FILM REVIEW: LITTLE MEN (2016) IRA SACHS
This is a charming, bittersweet chapter in the life of Jake and Theo, two adolescent boys. It felt so intimate and realistic that every time I see real boys that age, this film comes to mind and I hold them in a whole different regard. It makes me think about life from their point of view and how they must regard me and other older people and how they see their own lives. It has lingered with me with unexpected frequency.
The two boys are thrown together by circumstances over which they have no control. Jake (Theo Taplitz), and his parents, Brian (Greg Kinnear) and Kathy (Jennifer Ehle) have packed up and decided to move from Manhattan to a not yet, but soon to be, gentrified neighborhood in Brooklyn where they can live rent free. This is due to the fact that Brian’s father was the owner of the building and has recently died and left it to his son. This is a matter of economics, not of choice. Brian, an actor, works intermittently in non-profit theatre while his wife has a small private psychotherapy practice. The apartment into which they move is above a dressmaker’s shop rented by Leonore (Paulina Garcia), a single mother and her son, Tony (Michael Barbieri). Tony is savvy, street-smart and ultra-cool and knows the ‘hood like the back of his hand'. The two boys are the same age and bond almost immediately although they could not be less alike. Jake is quiet and introverted. Tony wants to be an actor and Jake wants to be an artist.
As we track the boys’ relationship development, we see the circumstances set into motion by the adults from the boy’s point of view. As the boys become inseparable the dynamics between the adults regarding the disposition of the building which they unequally share threatens to pull them apart. The boys’ simplified take on the adult behaviors is fairly contrasted by the conflicting imperatives of both parental sides. No one is vilified or venal. But the boys protest tactics are pitted against the complexities of being a parent and a landlord in a competitive world, where one cannot always afford to be altruistic. It is quietly devastating to see the pain of separation for the boys and the hurtful recriminations of the boys toward the parents, who also suffer.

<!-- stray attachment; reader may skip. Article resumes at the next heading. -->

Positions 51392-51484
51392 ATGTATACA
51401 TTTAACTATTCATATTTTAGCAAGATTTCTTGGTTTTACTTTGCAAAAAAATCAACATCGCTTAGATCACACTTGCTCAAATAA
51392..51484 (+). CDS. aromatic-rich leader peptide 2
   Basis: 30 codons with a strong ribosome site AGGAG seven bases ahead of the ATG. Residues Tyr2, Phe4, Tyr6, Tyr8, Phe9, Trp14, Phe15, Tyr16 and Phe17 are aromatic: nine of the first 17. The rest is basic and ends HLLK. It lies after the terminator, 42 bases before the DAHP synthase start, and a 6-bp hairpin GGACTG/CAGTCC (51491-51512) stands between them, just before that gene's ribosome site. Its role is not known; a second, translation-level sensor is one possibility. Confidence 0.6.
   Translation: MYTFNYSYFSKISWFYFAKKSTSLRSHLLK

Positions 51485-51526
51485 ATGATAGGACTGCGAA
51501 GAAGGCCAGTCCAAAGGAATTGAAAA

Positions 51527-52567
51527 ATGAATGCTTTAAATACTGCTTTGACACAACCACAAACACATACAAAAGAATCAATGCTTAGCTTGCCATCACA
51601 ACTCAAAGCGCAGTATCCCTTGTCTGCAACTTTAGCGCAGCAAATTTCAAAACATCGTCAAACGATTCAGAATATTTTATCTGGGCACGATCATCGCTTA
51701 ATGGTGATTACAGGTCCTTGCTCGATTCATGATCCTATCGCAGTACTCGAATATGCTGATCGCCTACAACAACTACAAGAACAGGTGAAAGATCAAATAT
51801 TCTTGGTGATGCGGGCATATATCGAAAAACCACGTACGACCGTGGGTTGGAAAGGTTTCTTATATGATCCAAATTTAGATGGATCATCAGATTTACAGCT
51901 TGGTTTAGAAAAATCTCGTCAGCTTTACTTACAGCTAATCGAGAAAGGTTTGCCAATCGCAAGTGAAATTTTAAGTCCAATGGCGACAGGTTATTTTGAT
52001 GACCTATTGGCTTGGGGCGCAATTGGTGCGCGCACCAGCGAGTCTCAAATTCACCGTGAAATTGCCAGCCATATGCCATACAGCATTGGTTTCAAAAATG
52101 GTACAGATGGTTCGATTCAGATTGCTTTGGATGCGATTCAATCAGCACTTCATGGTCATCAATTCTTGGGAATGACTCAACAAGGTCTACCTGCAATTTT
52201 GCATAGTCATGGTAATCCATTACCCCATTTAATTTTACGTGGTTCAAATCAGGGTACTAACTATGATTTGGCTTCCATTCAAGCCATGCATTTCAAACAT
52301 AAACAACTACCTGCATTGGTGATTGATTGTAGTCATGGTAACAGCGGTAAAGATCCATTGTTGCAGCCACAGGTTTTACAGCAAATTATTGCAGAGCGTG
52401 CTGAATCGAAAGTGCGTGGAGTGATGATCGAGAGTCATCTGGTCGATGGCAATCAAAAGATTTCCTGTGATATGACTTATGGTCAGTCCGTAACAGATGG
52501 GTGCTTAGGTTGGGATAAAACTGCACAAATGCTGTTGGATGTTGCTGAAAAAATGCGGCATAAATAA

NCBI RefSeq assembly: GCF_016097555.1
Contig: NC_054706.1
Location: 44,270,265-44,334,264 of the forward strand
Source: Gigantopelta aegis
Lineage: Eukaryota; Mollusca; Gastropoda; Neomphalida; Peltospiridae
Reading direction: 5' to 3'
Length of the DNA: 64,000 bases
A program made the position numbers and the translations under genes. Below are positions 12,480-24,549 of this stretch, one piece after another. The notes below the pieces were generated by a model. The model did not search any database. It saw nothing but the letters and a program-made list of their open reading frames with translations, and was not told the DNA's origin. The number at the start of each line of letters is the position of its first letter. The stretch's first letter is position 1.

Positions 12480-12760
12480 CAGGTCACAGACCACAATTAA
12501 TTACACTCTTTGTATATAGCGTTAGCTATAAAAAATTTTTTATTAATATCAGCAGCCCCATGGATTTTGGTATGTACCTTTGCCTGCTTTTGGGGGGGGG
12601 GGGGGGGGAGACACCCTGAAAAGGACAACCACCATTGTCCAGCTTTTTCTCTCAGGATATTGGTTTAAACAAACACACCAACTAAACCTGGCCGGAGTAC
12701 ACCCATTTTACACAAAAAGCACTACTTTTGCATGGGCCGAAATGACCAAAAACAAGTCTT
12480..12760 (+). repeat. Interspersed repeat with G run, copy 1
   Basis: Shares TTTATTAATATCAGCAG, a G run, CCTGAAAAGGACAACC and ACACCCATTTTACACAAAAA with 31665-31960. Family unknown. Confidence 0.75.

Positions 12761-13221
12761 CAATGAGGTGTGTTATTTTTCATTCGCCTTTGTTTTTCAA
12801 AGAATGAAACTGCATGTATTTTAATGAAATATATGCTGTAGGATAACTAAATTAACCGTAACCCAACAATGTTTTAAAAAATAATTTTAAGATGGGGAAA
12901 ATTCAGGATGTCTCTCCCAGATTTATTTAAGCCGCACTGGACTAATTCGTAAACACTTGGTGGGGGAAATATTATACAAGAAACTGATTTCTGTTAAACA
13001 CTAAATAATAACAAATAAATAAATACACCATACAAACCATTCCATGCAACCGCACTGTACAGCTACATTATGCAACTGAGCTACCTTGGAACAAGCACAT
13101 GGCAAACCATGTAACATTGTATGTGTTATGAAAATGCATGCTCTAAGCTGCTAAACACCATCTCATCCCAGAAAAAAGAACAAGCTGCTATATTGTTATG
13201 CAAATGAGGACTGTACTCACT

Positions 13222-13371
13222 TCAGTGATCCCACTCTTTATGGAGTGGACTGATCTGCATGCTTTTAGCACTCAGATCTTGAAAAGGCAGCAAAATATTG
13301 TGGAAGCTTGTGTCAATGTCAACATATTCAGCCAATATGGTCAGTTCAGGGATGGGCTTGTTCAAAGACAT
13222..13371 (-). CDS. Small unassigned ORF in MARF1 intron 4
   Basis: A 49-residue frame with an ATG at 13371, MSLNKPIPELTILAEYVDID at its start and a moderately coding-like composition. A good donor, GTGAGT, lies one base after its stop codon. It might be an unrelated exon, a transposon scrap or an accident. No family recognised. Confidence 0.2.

As implied in the coda when we jump forward a few years and glimpse the two boys separately, we realize that - like so much of childhood - it only hurts for awhile and life goes on. They both appear to have continued in their chosen paths and survived this sensitively-rendered period intact with youthful resilience. The two boys are appealing and natural and totally watchable. Their daily activities together are lyrically filmed. The adults are sympathetically rendered and easy to empathize with. It is clear that Ira Sachs, who co-wrote and directed this movie, knows something about child rearing and he brings all of the humanity and compassion that it deserves to this beautifully executed small gem of a film. I really loved it.